3. If there be any danger of slugs, you must kill them before the corn comes up if possible: and the best way to do this is to put a little hot lime in a bag, and go very early in the morning, and shake the bag all round the edges of the ground and over the ground. Doing this three or four times very early in a dewy morning, or just after a shower, will destroy all the slugs; and this ought to be done for all other crops as well as for that of corn.

4. When the corn comes up, you must take care to keep all birds off till it is two or three inches high; for the spear is so sweet, that the birds of all sorts are very apt to peck it off, particularly the doves and the larks and pigeons. As soon as it is fairly above ground, give the whole of the ground (in dry weather) a flat hoeing, and be sure to move all the ground close round the plants. When the weeds begin to appear again, give the ground another hoeing, but always in dry weather. When the plants get to be about a foot high or a little more, dig the ground between the rows, and work the earth up a little against the stems of the plants.

5. About the middle of August you will see the tassel springing up out of the middle of the plant, and the ears coming out of the sides. If weeds appear in the ground, hoe it again to kill the weeds, so that the ground may be always kept clean. About the middle of September you will find the grains of the ears to be full of milk, just in the state that the ears were at Jerusalem when the disciples cropped them to eat. From this milky state, they, like the grains of wheat, grow hard; and as soon as the grains begin to be hard, you should cut off the tops of the corn and the long flaggy leaves, and leave the ears to ripen upon the stalk or stem. If it be a warm summer, they will be fit to harvest by the last of October; but it does not signify if they remain out until the middle of November or even later. The longer they stay out, the harder the grain will be.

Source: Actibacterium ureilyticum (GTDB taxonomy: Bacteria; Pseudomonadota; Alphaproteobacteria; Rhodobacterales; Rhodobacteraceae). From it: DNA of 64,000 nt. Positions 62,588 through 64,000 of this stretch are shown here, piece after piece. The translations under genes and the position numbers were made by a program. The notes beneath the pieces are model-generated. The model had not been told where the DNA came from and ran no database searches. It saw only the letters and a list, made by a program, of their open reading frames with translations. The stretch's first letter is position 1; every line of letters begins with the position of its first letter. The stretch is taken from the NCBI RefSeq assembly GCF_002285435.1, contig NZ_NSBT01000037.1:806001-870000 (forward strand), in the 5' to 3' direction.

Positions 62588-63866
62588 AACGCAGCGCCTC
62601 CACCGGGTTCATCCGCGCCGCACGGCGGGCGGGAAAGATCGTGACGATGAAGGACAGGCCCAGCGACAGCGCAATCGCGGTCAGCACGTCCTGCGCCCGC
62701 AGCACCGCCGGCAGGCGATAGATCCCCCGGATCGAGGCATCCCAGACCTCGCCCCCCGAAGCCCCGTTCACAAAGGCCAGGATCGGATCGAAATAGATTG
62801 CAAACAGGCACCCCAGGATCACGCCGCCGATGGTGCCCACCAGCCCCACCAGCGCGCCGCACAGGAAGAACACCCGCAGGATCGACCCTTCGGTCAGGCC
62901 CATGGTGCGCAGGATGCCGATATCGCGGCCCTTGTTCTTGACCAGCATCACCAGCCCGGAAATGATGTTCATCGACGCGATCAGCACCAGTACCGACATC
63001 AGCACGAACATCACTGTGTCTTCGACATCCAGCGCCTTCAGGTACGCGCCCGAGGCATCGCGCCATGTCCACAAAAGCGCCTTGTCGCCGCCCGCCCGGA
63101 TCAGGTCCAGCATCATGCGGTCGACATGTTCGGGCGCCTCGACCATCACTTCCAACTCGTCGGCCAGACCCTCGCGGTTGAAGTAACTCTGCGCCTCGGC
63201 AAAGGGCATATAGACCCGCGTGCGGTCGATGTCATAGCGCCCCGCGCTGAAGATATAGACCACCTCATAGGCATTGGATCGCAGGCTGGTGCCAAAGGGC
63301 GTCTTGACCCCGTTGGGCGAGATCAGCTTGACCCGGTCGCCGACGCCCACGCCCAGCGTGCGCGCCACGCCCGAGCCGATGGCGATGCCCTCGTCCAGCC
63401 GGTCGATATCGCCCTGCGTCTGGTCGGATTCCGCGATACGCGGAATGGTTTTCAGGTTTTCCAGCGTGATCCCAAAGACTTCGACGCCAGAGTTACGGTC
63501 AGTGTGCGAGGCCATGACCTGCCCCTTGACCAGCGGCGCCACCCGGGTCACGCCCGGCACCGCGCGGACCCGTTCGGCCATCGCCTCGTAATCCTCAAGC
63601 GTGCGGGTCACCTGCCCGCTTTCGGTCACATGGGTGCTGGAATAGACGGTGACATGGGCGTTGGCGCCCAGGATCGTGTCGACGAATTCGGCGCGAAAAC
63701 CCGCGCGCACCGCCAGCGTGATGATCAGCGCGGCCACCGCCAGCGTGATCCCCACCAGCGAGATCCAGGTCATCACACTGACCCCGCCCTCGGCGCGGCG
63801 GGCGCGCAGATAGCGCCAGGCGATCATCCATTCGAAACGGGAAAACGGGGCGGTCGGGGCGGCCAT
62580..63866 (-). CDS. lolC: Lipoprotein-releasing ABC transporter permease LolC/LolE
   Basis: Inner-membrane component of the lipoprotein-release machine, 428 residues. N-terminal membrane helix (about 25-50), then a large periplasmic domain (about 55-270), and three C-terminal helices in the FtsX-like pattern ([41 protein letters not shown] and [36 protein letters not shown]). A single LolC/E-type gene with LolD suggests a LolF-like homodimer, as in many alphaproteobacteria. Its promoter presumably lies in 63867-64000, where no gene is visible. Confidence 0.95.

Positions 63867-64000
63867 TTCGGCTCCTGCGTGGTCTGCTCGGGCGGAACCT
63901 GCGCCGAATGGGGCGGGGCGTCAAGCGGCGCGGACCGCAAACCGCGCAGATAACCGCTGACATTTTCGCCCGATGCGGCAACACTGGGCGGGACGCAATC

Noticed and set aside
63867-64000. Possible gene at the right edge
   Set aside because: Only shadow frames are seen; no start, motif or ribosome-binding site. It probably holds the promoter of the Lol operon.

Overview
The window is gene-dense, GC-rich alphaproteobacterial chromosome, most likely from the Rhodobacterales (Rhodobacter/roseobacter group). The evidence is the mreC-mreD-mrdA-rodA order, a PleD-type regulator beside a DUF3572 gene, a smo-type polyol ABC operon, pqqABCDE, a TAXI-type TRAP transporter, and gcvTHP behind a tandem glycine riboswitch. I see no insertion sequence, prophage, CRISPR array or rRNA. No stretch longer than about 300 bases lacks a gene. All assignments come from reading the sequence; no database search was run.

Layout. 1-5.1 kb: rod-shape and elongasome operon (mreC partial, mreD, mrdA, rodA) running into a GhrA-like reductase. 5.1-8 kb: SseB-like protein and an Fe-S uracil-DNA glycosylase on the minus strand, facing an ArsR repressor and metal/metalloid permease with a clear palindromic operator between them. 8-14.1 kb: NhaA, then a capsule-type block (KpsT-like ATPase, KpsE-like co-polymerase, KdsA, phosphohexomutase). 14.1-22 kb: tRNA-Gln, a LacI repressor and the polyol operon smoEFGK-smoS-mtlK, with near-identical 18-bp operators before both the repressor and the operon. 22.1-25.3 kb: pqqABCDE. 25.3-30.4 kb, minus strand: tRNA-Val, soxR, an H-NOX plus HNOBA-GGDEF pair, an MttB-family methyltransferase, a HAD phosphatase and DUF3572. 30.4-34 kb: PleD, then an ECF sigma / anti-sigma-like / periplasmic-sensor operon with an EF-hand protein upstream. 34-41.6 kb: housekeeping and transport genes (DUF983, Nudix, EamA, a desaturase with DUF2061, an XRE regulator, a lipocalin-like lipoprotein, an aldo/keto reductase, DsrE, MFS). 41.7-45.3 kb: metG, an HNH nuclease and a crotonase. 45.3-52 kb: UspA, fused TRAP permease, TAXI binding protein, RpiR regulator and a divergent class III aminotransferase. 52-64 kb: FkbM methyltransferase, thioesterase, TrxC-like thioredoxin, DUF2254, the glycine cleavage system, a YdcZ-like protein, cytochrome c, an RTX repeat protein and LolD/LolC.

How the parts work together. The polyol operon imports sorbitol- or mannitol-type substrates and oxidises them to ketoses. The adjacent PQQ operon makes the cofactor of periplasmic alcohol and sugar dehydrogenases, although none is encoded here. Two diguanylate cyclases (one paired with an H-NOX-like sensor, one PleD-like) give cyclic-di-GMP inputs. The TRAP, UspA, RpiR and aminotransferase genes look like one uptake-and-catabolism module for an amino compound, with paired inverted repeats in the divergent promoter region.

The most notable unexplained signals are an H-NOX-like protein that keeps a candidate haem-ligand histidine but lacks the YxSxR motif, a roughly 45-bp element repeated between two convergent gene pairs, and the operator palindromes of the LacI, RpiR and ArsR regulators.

6. Each ear is covered in a very curious manner with a husk. The best way for you will be, when you gather in your crop to strip off the husks, to tie the ears in bunches of six or eight or ten, and to hang them up to nails in the walls, or against the beams of your house; for there is so much moisture in the cob that the ears are apt to heat if put together in great parcels. The room in which I write in London is now hung all round with bunches of this corn. The bunches may be hung up in a shed or stable for a while, and, when perfectly dry, they may be put into bags.